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Green Living in Tiny Houses

tiny house woodIf you are planning to buy an existing small home and modify it with energy-saving improvements, you can avail of Energy Efficient Mortgages. Homeowners who seek to boost the energy efficiency of their home can apply specifically for an Energy Improvement Mortgage (EIM). This is a loan that gives borrowers the chance to include energy-improvement costs in the mortgage while not increasing the amount of down payment. It lets the buyer apply the funds saved in their gas, electric and water bills to the cost of the modifications.

The buyer must first submit a home energy rating to their mortgage company to qualify. This rating includes the estimated cost of the intended improvements and the monthly utility savings.

There are several ways to increase a tiny home’s energy-efficiency rating. Here are some tips on what do.

Insulate the attic and walls

Adding insulation decreases the amount of heat that is lost from the house in the winter and the amount of heat that comes in during the summer. Insulation blown into the attic and walls of an under-insulated home will increase your comfort and boost your energy savings. Cellulose, fiberglass or foam insulation will all reduce the heat conductivity of the attic and walls, but they must be properly installed to achieve maximum efficiency.

Repair or replace the windows

Older windows usually have gaps that allow air to leak in and out. You can boost their efficiency by using weatherstripping or caulk to fill the gaps. If your old windows are single-glazed models, you will probably want to replace them Energy Star-rated versions. Besides increasing the comfort level of the home, replacing them could increase your energy-efficiency by almost 25 percent.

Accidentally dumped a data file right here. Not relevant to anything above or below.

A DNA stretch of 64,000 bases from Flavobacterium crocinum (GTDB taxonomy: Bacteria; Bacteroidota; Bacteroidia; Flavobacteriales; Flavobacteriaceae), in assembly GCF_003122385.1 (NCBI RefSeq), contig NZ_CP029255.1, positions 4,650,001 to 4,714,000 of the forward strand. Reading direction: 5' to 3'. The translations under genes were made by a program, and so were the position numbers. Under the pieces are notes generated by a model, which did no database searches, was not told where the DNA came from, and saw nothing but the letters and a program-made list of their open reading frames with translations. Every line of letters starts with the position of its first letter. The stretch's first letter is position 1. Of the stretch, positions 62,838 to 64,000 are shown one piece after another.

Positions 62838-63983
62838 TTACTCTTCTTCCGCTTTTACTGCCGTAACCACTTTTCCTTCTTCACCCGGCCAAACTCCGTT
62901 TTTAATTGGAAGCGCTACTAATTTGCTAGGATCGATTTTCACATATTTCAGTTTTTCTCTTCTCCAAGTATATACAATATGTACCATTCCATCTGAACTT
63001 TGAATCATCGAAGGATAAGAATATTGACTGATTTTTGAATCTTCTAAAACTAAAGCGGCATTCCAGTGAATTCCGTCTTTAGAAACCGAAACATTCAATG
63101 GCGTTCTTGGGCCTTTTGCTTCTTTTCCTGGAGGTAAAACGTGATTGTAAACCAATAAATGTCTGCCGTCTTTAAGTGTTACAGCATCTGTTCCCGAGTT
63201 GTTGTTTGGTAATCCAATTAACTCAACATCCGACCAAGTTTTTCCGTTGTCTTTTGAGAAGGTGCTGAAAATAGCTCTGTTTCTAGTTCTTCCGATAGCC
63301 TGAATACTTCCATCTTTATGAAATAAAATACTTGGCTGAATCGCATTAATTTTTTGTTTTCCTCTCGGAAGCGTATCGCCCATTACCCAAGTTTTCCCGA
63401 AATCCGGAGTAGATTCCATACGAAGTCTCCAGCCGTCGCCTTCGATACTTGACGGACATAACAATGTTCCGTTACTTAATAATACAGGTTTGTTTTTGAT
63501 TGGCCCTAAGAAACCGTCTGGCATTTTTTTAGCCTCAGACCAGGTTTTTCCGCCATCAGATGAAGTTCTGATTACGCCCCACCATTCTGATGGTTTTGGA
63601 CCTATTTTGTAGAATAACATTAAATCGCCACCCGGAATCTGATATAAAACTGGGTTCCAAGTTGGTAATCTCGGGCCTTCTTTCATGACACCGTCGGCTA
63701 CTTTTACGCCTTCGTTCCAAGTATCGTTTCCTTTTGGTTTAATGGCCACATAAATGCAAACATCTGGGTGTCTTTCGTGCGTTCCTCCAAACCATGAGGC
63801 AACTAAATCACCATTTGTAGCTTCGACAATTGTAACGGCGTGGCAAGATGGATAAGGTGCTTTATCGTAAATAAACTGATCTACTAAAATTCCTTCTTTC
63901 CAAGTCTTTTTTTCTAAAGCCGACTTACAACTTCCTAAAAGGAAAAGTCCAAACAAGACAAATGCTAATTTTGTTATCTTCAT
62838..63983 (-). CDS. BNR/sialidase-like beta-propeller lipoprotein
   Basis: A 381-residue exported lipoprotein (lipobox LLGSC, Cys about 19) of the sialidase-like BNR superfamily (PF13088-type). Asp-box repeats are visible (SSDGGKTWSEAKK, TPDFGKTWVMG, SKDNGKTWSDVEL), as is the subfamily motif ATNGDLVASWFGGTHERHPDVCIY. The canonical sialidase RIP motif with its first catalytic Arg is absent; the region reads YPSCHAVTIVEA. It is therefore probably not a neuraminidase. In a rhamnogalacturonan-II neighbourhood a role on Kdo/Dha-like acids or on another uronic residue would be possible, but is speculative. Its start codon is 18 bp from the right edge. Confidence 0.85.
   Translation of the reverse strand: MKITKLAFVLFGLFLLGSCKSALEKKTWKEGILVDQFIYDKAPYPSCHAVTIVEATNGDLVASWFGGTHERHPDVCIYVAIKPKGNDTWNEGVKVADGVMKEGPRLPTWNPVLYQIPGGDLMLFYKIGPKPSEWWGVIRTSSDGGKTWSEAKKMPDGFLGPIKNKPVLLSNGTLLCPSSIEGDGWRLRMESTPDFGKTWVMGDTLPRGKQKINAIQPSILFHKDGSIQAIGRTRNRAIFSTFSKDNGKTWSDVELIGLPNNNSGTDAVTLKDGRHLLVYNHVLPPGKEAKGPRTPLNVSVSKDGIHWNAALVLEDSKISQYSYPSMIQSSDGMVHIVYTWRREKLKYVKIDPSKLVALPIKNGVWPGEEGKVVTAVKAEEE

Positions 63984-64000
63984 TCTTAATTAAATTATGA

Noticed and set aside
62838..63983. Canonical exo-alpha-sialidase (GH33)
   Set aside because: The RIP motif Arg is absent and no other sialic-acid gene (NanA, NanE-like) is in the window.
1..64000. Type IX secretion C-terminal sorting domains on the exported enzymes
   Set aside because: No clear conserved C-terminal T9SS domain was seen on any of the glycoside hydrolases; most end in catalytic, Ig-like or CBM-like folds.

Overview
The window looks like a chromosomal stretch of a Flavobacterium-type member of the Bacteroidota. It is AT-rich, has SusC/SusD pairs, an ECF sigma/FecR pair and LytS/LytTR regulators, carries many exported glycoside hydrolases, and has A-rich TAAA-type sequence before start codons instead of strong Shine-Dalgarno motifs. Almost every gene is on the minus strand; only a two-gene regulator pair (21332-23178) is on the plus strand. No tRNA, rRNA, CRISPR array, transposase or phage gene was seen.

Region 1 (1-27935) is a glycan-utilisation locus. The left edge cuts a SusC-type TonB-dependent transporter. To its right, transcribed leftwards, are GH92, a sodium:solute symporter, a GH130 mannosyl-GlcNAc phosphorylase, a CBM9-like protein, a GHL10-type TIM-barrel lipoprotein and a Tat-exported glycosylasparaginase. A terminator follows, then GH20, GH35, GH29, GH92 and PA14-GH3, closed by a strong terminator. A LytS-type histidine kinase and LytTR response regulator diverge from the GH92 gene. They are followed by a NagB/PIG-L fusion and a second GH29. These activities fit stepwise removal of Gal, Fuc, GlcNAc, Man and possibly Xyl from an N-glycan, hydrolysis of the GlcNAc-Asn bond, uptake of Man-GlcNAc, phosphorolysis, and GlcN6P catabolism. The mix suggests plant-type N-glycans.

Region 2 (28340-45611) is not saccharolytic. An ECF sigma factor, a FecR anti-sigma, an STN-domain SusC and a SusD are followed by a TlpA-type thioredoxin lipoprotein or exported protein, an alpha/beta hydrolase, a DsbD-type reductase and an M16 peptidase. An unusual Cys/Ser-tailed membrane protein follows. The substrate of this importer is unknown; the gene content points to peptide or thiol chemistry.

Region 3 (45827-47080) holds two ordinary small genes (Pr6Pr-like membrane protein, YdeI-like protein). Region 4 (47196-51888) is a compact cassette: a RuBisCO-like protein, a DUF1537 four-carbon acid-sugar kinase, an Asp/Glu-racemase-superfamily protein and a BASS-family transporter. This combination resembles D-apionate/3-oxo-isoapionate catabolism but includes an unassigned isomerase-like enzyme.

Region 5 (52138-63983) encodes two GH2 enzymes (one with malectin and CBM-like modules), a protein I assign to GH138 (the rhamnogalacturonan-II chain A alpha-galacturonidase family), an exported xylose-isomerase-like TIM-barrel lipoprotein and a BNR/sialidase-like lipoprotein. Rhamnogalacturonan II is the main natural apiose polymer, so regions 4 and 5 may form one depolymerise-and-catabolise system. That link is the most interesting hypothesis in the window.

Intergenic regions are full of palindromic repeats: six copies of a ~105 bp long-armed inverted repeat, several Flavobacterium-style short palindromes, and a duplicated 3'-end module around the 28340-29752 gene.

Replace an older heating system

Any gas furnace installed before 1992 should be replaced. Assuming it is working perfectly, a 20-year old furnace has an annual fuel efficiency rating of around 65 percent. A new condensing furnace with an efficiency rating of at least 90 percent should be used instead. A model, which wastes only 10 percent of your natural gas, will save you up to 27 percent on your gas bill.

For homes with older hot-water heating systems using baseboards or radiators, a new condensing boiler can increase energy-efficiency substantially.

Modify your hot water system

A few simple changes to your hot water system can increase your home’s energy efficiency. First, install insulation around your hot water pipes to retain the heat between uses. Second, make sure the water temperature of the unit is set at 120 degrees Fahrenheit. Third, replace any standard shower and bath fixtures with low-flow models.

To further increase efficiency, install an on-demand circulating loop to your hot water system. This modification uses a small pump to push hot water to distant hot water fixtures and works well with low-flow faucets and shower heads.

Use only compact fluorescent lamps (CFLs)

These bulbs can save you up to 75 percent on your electricity bill. A 60-watt incandescent retails for less than one dollar and has a lifespan of approximately 2,000 hours. You would need to buy five of them to last 10,000 hours. In this amount of time, they will consume more than 600 kilowatts of power and cost you almost $67 at $0.11 per KWh. A 15-watt CFL costs about two dollars and gives as much light as a 60-watt incandescent. During its lifespan of about 10,000 hours, it uses approximately $17 in electrical power. Its final cost is about $19.

[About the author: Hollie Downes is a real estate and freelance topic staff writer for mortgageloan.com, an informative knowledge and news guide on all types of mortgages, as well as finance tools for home and building finance. A frustrated domestic goddess, she likes cooking and watching man vs. food during her free time. Image: nicolas.boullosa]

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